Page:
After two months of waiting in Herat and the outskirts of Kabul, the German officers were finally granted an audience with the Emir of Kabul, the ruler of Afghanistan. The dream of waging a global Holy Jihad was now palpably possible. That the Turko-German effort was going to be a purely Islamic effort was proved by the questions of the Indian Muslim Mujahedeen Mohammed Barakatullah, who tried to rouse the Islamist anger in the Emir of Kabul:
“It was next to the turn of the Indian firebrand Mohammed Barakatullah, who claimed to represent the aspirations of his country’s Muslim millions, to make his overture to the Emir on their behalf. He asked the Afghan ruler bluntly whether he was prepared, as an avowed Muslim, to lead his people in a Holy War to liberate the oppressed Muslims of British India. He asked him, too, whether he would allow German and Turkish troops to enter Afghanistan and join forces with his mujahedin, or holy warriors, for a combined invasion of India.” (Hopkirk 161)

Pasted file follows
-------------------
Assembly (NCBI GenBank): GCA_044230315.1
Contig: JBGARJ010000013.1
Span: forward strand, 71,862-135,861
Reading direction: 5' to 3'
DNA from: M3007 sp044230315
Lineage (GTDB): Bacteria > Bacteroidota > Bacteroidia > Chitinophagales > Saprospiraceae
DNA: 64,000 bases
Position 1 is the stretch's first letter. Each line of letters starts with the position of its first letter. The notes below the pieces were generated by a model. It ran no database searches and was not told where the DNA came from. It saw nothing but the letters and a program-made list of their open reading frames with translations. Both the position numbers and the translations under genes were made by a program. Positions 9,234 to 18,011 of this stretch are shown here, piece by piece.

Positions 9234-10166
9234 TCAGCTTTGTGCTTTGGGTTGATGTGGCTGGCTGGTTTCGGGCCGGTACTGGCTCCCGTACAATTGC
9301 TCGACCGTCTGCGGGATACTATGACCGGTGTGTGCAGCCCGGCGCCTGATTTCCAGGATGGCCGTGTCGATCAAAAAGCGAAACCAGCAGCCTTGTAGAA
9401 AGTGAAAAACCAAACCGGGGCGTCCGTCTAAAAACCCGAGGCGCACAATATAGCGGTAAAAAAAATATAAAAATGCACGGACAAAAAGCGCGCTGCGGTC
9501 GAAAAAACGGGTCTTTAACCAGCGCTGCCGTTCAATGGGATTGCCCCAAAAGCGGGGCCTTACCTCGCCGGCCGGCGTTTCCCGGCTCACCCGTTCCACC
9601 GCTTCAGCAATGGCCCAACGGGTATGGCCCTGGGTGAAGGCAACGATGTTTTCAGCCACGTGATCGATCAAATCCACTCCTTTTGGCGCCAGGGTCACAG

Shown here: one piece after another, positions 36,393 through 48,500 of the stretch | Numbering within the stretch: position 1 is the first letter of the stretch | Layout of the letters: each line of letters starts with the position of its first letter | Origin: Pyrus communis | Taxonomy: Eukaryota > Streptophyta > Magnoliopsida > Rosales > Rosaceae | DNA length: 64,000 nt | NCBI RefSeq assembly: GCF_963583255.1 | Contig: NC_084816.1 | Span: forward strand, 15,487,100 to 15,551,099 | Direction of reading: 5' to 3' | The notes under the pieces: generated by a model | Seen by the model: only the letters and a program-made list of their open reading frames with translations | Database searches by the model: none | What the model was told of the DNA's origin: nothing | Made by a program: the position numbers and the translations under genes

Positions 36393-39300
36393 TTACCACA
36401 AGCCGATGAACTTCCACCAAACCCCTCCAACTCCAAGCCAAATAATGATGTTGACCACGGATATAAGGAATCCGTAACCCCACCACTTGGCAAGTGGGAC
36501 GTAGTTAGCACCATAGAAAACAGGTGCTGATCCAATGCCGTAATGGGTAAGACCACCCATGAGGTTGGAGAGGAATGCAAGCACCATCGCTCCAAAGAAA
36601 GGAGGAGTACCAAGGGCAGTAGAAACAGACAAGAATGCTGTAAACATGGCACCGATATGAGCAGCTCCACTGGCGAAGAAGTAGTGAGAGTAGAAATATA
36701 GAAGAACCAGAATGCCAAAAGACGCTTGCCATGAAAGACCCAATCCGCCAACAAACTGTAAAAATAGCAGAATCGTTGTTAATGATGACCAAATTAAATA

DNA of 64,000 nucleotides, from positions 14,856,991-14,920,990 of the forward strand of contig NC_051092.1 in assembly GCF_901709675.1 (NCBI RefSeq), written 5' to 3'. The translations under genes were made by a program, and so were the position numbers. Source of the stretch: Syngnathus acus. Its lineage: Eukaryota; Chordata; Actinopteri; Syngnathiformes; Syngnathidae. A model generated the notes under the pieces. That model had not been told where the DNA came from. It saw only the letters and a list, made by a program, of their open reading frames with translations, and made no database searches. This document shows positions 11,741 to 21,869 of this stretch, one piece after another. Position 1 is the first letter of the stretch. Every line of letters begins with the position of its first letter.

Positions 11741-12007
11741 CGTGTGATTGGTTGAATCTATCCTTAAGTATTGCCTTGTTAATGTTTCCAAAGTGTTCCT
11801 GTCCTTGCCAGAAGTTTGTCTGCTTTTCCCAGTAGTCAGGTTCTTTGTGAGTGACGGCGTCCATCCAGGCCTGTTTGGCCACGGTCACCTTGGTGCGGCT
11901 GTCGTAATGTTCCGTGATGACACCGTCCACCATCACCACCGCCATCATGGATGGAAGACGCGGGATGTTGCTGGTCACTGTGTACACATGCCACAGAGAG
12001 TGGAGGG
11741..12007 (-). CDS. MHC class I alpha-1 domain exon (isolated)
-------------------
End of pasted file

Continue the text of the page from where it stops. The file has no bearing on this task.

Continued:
To make it a more clearly Islamist plot, Maulvi Obeidullah from India also joined Barakatullah in Kabul. He was a Sikh turned Muslim and was raging with the fire of Holy Jihad in his veins. For him, it was not at all doubtful that a Holy Jihad would liberate India and re-establish the Islamic Empire in India, as it once was.
The German party was dispatched after a day of talks. Meanwhile, the Emir was mulling over his options. Not sitting idle, the British were sending letters and envoys to the Emir of Kabul to remind him of his treaty with the British and what he stood to gain with British friendship. The Crown tried to bribe the Emir by an additional allowance of 25,000 pounds a year for his troubles. The Emir finally did his calculations and accepted the British offer, deciding to stay loyal to his treaty with the British. The Turko-German efforts suffered a blow here.
The Iran plot too failed meanwhile. A German Prince called Henry was in charge of inciting Persian masses and the Shah against the British and the Russians. While some ragtag group of Islamist warriors had picked up arms with the Turko-German contingent it was important for the Shah to come out of the capital Teheran and migrate to southern Persia inside the German strongholds so that the Holy War could be waged in full. But leaving Teheran meant that the Russians might permanently occupy the Persian capital. The Shah wasn’t ready for this and thus did not go with the Turko-German plan. As a result, the Iran plot too failed, giving another setback to the Turko-German plan of invading India riding on the wave of the Holy Jihad.